Metroland #1-3 (Avery Hill Publishing)

Metroland #3Avery Hill continue their amazing run of new titles for 2016 with the third issue of Ricky Miller’s time-traveling psychedelic indie adventure Metroland. Olly MacNamee takes a looks at the continuing adventures of struggling rock star Ricky Stardust and the enigmatic Jessica Hill in a book that’s like a cross between Dr Who and Twin Peaks, with a heavy dose of NME to go.

Metroland #3Publisher: Avery Hill Publishing
Writer: Ricky Miller
Artist: Julia Scheele
Price: £5 from Avery Hill Store

Our rating: [star rating=”4″]

If, like us, you love music, then you love music with a passion that can sometimes be so consuming it gets in the way of other things entirely. It can block out life’s woes and tribulations and be as escapist as any sci-fi or fantasy film.

Writer, Ricky Miller, is one such person and freely admits his passion for music is one of the main driving forces behind Metroland in the notes accompanying the first issue of this promising time-twisting tale.

But, the time-travelling element is not so obviously explained in the first issue, reading more like a magic realistic forgotten Angela Carter short story, as we meet with the main male protagonist, the amnesiac Ricky Stardust, waking up with no recollection of where he had been the night before. Standard behaviour, one might imagine, given he is part of a band on the cusp of greatness. Well, in their own minds, at least.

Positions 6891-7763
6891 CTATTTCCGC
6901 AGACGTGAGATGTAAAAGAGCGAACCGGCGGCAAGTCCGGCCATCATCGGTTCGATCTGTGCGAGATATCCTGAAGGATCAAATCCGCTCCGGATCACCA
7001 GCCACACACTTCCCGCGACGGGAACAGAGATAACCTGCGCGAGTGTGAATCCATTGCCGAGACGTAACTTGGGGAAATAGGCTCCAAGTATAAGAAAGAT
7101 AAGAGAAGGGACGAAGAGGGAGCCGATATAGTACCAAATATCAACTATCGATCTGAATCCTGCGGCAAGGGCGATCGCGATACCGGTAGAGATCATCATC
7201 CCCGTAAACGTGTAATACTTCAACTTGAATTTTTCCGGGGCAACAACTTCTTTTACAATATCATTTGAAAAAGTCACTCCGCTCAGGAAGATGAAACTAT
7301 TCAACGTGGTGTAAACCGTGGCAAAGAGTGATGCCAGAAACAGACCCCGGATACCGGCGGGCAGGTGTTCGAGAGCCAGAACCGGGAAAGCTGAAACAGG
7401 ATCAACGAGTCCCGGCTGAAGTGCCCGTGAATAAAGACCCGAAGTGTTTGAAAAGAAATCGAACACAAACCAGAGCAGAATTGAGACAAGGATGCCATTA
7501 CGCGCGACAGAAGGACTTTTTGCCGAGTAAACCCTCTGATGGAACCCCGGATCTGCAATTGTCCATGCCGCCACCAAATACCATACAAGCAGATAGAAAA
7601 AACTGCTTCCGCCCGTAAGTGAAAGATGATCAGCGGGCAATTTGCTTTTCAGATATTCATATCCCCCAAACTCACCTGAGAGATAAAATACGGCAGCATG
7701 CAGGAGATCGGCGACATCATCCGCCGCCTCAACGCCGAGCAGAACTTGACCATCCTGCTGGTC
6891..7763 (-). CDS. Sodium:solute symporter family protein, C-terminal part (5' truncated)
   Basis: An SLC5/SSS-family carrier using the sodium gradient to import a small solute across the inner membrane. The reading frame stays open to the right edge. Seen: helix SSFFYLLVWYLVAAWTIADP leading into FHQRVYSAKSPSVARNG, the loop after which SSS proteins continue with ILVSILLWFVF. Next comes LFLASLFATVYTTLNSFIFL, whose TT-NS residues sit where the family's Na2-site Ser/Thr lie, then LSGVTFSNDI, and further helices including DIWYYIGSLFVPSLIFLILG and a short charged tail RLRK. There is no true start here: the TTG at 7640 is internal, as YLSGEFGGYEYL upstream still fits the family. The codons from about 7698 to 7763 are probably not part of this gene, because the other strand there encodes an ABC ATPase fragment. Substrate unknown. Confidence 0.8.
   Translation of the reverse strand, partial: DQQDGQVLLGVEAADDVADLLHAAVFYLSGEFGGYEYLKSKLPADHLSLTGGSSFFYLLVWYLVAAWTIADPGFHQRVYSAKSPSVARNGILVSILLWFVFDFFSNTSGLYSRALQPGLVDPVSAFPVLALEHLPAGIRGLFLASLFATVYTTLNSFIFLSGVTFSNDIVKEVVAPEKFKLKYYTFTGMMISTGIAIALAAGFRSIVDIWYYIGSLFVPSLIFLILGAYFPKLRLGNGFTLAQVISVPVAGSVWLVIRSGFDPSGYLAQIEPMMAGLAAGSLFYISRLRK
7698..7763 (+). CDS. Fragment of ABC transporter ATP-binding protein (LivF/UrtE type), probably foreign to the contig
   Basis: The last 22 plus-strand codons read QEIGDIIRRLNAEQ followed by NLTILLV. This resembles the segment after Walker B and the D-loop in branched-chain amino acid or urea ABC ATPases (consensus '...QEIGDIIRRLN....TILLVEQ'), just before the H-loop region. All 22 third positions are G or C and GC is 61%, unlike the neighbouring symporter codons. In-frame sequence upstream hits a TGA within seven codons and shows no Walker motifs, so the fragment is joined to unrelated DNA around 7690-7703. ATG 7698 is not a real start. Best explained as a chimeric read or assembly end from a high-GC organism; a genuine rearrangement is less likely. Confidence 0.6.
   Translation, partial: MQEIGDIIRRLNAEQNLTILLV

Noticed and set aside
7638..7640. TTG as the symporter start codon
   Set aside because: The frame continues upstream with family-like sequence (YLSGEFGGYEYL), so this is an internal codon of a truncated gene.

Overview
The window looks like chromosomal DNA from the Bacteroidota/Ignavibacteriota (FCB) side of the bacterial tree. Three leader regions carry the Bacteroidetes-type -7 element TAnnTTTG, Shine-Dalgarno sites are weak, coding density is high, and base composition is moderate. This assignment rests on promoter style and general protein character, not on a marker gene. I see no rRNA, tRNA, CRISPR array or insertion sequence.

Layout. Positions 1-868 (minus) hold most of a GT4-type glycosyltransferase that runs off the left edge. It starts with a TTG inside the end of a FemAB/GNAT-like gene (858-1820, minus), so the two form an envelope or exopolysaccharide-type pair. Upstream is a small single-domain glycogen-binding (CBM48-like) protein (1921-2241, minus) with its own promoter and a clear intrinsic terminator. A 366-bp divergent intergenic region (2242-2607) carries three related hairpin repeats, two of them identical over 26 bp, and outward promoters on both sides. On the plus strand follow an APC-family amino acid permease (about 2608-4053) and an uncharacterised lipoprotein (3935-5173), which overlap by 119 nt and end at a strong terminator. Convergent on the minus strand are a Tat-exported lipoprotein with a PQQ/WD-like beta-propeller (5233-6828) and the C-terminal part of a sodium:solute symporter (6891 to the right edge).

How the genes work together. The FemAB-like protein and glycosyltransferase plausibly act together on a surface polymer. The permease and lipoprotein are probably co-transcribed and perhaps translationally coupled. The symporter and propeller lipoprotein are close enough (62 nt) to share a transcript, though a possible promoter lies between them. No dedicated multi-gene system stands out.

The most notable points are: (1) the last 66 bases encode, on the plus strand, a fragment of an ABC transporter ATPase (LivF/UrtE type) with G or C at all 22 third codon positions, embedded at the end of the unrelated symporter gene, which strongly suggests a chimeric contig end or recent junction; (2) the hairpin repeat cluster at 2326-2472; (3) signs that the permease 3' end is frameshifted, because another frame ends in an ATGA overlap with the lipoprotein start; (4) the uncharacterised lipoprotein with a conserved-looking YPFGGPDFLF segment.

But the more you delve into the story of Ricky, the ethereal and enigmatic Jenny Hill, and his band mates, as it unfolds over the first three issues, clues and inexplicable events in the ‘real world’ start messing with your mind and nudging it into realising not all is as it first seems. Elvis is president, and the news is dominated by the recent suicide of a middle-aged, washed out Kurt Cobain, while billboards boast of The Beatles forthcoming reunion tour.

Ricky himself, a somewhat disappointing twentysomething, lives in a huge castle he claims to have luckily inherited, at some point, and in which he and his drop out friends live in what seem to be a glorified squat. Music is their life, their soul, music is the food that gives them sustenance by which to continue in their hum drum lives, lurching form one gig to another in the twilight time and setting of pubs, clubs and other music venues, particularly the nightclub, Metro, a strange, Narnia-like setting with some kinda magic all of it’s own.

But, this is a world where the tragedies of musical history seem to have been avoided, or at least postponed. And not always for the better. What if Cobain’s best years were behind him? What if President Presley wasn’t the best democratically decided decisions the American public made? And, what’s all this got to do with Bowie anyway?

By the end of the third issue, we found that many of our questions were being answered, but not all. After all, there are further instalments to be read, but for now, the story that is unfolding is certainly one with one leg set in the sci-fi themed world of time travel, with another leg placed in the pop cultural alternative history of music and musical heritage. Like so many sci-fi stories, it poses the question: what happens to the present, when you start messing with the past? What if, rather than go back in time and kill Hitler as a baby, you go back in time and start saving your heroes?

The advise a writer often hears is, write about what you know, and that is exactly what Miller does, accompanied on art duties by Julia Scheele, who brings a ‘Love and Rockets’ sensibility to the story, which is appropriate for the story being told. This may have a very strong sci-fi slant to its narrative, but in the world that Miller is portraying, all hip young things and achingly fashionable ‘yoofs’ wanting to play the night away and party hardy, we think Scheele’s artwork is a great fit.